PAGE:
Two unreported and extremely dangerous incidents recently illustrate the contempt the offshore fossil fuel industry has for the environment and the Australian taxpayer. A rig in a marine conservation reserve off the Pilbara coast was ordered to close this month because it was in danger of exploding or creating a massive oil slick. The National Offshore Petroleum Safety and Environmental Management Authority (NOPSEMA) has told Friends of the Earth Australia (FoEA) that an inspection on November the 8th resulted in a “prohibition notice” because of the poor condition of the well’s control equipment.
Friends of the Earth Australia Submission on burning native forest timber (biomass burning) for energy production in Australia (In relation to Climate Change Bill 2022 and Climate Change (Consequential Amendments) Bill 2022)
"What would happen if we talked of caring for carbon?", asks Aviva Reed, a transdisciplinary visual ecologist, for Chain Reaction #143. Perhaps always thinking of carbon as the "enemy" of the climate erases the place it has in the ecology of life? This beautiful image-essay shares two of Aviva's visual artworks, and radical ecological philosophy about the importance of interrogating our relationship with carbon.
Australia is leading a mining boom to provide resources for the ‘green energy transition’ - a transformation in energy and infrastructure which the Paris Agreement (2015) stipulates must occur to avoid perilous levels of global heating. Within Australia and globally, this mining expansion is affecting already stressed environments and communities, with impacts likely to dramatically increase as mining projects are pushed through to meet industry demands.
Forests can help us mitigate climate impacts - yet Victoria's native forests are being logged and burned, writes Alana Mountain writes for Chain Reaction #142.
Friends of the Earth Australia welcomes the release of the national State of the Environment report. Although required to produce them every five years, the previous Coalition government held up the release of the report, delaying Australia’s ability to respond to the biodiversity crisis outlined in the document. Australia has produced a national state of environment report every five years since 1995. They assess every aspect of Australia’s environment and heritage, covering rivers, oceans, air, land and urban areas. They show that our natural environment is in continuous decline. This report is the first to consider how our declining natural environment is impacting on the health and well-being of Australians. It is also the first to include Indigenous co-authors.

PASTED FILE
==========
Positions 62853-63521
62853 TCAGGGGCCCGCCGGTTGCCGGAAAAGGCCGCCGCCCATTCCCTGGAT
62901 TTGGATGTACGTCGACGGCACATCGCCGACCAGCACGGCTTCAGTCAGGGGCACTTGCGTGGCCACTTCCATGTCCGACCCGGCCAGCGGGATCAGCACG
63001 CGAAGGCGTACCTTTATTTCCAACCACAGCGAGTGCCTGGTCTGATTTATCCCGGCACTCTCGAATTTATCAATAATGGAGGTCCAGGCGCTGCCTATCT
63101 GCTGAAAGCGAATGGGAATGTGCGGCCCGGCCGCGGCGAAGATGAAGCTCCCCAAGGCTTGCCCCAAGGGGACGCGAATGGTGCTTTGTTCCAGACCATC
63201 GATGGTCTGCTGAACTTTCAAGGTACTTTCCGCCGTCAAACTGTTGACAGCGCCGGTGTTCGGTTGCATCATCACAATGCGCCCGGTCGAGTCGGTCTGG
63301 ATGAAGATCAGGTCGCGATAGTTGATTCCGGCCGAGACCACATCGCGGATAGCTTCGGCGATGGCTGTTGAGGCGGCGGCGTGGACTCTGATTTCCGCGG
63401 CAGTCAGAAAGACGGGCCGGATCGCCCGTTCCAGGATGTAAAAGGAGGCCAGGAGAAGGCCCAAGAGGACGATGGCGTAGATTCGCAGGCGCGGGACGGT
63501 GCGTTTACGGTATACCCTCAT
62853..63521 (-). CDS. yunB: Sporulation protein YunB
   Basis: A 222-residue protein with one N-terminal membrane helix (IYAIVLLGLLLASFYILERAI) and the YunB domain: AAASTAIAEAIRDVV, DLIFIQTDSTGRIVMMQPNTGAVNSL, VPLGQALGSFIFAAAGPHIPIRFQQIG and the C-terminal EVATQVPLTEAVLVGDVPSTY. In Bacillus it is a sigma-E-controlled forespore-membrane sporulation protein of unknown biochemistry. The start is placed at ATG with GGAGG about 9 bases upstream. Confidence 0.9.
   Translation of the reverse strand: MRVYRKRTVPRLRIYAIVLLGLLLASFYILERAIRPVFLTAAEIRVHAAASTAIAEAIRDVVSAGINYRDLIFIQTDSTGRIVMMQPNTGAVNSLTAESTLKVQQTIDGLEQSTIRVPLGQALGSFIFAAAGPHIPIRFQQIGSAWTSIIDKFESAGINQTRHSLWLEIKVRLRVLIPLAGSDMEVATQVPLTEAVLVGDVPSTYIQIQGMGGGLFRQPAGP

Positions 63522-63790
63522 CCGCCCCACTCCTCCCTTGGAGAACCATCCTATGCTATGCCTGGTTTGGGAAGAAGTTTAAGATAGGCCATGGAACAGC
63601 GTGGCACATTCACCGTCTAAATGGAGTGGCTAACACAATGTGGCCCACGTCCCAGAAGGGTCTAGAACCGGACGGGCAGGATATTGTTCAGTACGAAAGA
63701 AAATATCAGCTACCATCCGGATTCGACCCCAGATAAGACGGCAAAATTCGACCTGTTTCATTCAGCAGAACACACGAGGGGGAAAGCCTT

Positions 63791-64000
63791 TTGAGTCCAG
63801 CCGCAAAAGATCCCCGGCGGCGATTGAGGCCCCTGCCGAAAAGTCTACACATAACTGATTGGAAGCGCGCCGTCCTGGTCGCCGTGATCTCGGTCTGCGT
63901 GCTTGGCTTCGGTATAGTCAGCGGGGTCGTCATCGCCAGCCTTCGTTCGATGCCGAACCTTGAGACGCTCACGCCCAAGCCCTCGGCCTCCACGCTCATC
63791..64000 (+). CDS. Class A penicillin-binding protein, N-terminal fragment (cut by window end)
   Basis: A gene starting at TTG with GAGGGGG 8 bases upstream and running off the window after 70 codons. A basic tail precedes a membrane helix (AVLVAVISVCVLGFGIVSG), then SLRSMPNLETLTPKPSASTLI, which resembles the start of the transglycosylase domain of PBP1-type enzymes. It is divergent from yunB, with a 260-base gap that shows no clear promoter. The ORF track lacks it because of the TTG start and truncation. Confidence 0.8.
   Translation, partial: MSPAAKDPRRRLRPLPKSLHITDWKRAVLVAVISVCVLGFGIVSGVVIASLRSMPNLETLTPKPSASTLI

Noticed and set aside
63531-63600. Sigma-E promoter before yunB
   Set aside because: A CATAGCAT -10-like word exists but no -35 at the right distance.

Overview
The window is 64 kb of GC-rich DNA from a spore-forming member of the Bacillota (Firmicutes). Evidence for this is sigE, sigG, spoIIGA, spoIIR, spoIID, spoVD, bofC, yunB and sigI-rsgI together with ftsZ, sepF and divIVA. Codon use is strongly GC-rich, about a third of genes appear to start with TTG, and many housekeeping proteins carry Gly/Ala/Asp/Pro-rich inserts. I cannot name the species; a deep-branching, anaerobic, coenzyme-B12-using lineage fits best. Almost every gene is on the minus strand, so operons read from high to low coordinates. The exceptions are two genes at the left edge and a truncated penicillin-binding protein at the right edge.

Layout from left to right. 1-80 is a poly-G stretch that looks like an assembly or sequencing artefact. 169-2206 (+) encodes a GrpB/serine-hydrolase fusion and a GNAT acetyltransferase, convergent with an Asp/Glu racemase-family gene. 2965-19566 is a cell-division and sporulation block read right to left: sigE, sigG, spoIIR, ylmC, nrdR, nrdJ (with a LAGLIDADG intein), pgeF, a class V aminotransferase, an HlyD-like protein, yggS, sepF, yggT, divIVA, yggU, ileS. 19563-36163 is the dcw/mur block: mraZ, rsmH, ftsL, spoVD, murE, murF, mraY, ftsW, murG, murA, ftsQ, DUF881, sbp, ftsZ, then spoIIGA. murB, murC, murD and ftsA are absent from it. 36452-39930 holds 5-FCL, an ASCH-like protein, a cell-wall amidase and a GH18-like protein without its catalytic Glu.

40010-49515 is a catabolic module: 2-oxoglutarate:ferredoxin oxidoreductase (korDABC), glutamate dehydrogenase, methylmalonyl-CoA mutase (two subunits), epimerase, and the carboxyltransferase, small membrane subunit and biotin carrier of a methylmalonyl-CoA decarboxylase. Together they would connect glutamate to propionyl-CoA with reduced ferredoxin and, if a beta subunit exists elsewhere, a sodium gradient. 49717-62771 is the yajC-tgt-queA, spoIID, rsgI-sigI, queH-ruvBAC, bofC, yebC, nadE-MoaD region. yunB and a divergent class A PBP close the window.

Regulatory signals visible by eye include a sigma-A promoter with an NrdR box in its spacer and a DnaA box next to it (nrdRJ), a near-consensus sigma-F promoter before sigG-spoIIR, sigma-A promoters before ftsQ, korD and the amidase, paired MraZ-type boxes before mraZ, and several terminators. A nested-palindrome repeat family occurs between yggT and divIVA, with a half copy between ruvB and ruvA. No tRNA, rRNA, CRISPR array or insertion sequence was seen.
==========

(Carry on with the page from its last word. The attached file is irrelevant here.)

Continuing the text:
We know that Australia is facing ever worse climate change driven disasters (‘UnNatural’ disasters). These include worsening fire seasons, longer heatwaves, increased flooding and longer droughts. The following are some suggestions on how Australia should be responding to longer and more intense fire seasons. Having a new national government offers huge opportunities to fine tune how we fight fires. The first thing, of course, is to stop contributing to climate change. This means increasing our ambition on climate change (for instance committing to a 75% emission reduction target by 2030) and ending the development of all new fossil fuel projects. Reducing emissions will reduce future climate impacts. We also need to increase our ability to fight fires as seasons get longer and more intense.